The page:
Engaging nurses to strengthen medication safety: Fostering and capturing change with restorative photographic research methods

Authors

  • Fernanda Raphael Escobar Gimenes PhD,

    Professor, Corresponding author
    1. University of São Paulo at Ribeirão Preto College of Nursing, Pirassununga, São Paulo, Brazil
    • Correspondence: Fernanda Raphael Escobar Gimenes, University of São Paulo at Ribeirão Preto College of Nursing, Av. Bandeirantes 3.900—Monte Alegre, Ribeirão Preto, São Paulo, Brazil. Email: fregimenes@eerp.usp.br

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  • Patricia Beryl Marck PhD,

    Professor and Director
    1. School of Nursing, Faculty of Health & Social Development, University of British Columbia - Okanagan Campus, Kelowna, Canada
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  • Elisabeth Gulden Atila RN,

    1. Newcastle Private Hospital, New South Wales, Australia
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  • Silvia Helena de Bortoli Cassiani PhD

    Full Professor and Director
    1. University of São Paulo at Ribeirão Preto College of Nursing, São Paulo, Brazil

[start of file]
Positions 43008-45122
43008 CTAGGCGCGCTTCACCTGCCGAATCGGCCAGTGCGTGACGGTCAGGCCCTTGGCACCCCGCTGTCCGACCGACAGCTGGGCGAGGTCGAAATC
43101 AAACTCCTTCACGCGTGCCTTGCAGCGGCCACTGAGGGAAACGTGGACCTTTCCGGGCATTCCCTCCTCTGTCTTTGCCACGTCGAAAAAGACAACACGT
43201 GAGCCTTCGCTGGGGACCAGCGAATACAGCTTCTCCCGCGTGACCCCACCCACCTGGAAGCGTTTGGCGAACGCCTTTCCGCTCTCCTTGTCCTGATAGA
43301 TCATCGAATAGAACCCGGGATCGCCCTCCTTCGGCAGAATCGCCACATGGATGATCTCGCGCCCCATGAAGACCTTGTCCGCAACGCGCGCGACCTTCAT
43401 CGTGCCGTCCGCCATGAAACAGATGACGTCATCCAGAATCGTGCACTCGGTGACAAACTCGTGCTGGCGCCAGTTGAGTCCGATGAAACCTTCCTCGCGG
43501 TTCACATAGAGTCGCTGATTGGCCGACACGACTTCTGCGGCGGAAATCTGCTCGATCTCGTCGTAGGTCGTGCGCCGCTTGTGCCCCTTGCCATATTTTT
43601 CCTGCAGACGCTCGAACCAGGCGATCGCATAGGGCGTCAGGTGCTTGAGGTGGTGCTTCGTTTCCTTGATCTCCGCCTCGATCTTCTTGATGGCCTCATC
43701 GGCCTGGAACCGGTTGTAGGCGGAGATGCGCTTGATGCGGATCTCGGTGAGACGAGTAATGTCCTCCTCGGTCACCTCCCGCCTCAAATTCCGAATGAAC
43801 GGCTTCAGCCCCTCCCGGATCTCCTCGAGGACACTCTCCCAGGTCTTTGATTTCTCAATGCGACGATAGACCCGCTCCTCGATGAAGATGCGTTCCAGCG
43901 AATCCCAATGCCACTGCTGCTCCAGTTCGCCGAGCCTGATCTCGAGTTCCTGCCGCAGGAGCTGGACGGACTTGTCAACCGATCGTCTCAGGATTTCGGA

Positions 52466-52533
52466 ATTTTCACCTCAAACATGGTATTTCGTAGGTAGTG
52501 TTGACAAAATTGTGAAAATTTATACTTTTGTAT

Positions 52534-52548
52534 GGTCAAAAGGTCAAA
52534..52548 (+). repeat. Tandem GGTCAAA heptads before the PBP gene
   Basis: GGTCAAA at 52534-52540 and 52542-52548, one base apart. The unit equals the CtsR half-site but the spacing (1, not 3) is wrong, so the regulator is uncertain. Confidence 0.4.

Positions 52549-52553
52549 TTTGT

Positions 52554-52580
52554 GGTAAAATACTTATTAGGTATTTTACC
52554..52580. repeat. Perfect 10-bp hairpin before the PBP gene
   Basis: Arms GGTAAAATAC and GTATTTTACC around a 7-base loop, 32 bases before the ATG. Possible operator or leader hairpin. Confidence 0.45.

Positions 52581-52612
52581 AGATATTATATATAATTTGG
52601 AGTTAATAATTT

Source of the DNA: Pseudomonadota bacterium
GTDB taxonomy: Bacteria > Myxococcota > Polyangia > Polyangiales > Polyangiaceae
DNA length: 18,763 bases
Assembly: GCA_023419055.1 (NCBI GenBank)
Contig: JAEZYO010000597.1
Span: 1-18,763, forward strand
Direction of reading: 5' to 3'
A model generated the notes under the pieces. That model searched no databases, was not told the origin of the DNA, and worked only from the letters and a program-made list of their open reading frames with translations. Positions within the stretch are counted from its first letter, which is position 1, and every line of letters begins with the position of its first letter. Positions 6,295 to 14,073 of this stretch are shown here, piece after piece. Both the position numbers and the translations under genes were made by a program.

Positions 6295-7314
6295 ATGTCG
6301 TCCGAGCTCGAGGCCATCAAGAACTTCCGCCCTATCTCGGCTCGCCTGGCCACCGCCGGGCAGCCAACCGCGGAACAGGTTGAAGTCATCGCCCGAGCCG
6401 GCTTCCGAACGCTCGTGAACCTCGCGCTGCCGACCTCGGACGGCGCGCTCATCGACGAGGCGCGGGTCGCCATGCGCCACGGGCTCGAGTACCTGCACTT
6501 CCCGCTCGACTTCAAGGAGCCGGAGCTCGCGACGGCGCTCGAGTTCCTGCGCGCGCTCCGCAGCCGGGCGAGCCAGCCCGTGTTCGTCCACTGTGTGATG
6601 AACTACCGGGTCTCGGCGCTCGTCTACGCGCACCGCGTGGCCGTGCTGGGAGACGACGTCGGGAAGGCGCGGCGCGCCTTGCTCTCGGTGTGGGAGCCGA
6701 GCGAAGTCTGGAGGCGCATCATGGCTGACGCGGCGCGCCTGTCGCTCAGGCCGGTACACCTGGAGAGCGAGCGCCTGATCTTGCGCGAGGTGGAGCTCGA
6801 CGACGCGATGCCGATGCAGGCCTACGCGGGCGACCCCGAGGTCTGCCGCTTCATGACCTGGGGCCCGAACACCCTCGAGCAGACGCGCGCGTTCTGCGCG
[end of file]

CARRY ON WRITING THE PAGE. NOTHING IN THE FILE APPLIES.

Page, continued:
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Abstract

We used participatory photographic research methods adapted from the field of ecological restoration to engage Brazilian intensive care unit nurses in a critical review of medication safety in their work environment. Using focus groups, practitioner-led photo walkabouts with photo narration, and photo elicitation focus groups in iterative phases of data collection and analysis, nurses developed and implemented several practical and cultural improvements for their unit. Participants focussed on organizing the medication room for efficient workflow and accessible supplies, improving reporting practices, and reconsidering how they could manage safety issues in their unit and in the hospital as a whole. Our results demonstrated that restorative photographic research methods enabled participants to (re)think and redesign their work environment in keeping with several recommended practices for improving medication management. It also validated the need for continuous evidence-informed improvements if nurses hope to optimize medication safety in the complex systems of intensive care.

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